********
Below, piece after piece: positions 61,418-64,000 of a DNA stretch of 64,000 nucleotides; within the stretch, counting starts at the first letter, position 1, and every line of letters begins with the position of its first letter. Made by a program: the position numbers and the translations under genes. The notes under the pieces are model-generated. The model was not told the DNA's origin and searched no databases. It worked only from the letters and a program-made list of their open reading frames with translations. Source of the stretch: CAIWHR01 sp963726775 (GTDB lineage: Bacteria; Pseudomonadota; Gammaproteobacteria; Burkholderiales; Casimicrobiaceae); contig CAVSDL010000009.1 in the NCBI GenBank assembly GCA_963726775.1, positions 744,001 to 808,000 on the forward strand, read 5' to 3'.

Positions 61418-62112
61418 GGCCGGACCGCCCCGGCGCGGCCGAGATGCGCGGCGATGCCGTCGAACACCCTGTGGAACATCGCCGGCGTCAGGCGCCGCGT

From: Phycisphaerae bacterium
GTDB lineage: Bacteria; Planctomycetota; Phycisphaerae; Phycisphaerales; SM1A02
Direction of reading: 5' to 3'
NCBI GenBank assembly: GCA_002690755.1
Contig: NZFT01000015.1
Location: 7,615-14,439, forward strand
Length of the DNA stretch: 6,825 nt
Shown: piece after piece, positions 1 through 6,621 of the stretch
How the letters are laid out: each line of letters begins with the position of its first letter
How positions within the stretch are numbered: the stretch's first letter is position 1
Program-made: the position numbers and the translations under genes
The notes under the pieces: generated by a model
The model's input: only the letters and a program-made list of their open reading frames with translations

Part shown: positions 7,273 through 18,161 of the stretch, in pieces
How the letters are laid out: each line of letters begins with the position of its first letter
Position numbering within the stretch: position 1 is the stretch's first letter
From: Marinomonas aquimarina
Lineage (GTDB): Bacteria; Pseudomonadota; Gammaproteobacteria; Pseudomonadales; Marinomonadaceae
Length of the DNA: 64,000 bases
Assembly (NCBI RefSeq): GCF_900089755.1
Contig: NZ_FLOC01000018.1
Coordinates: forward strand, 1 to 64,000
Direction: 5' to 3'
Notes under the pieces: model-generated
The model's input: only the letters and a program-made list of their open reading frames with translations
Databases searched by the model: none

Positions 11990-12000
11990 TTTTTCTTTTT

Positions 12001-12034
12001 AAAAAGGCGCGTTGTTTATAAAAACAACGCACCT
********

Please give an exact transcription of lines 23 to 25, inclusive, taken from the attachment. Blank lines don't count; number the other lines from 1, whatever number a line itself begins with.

Assembly (NCBI RefSeq): GCF_900089755.1
Contig: NZ_FLOC01000018.1
Coordinates: forward strand, 1 to 64,000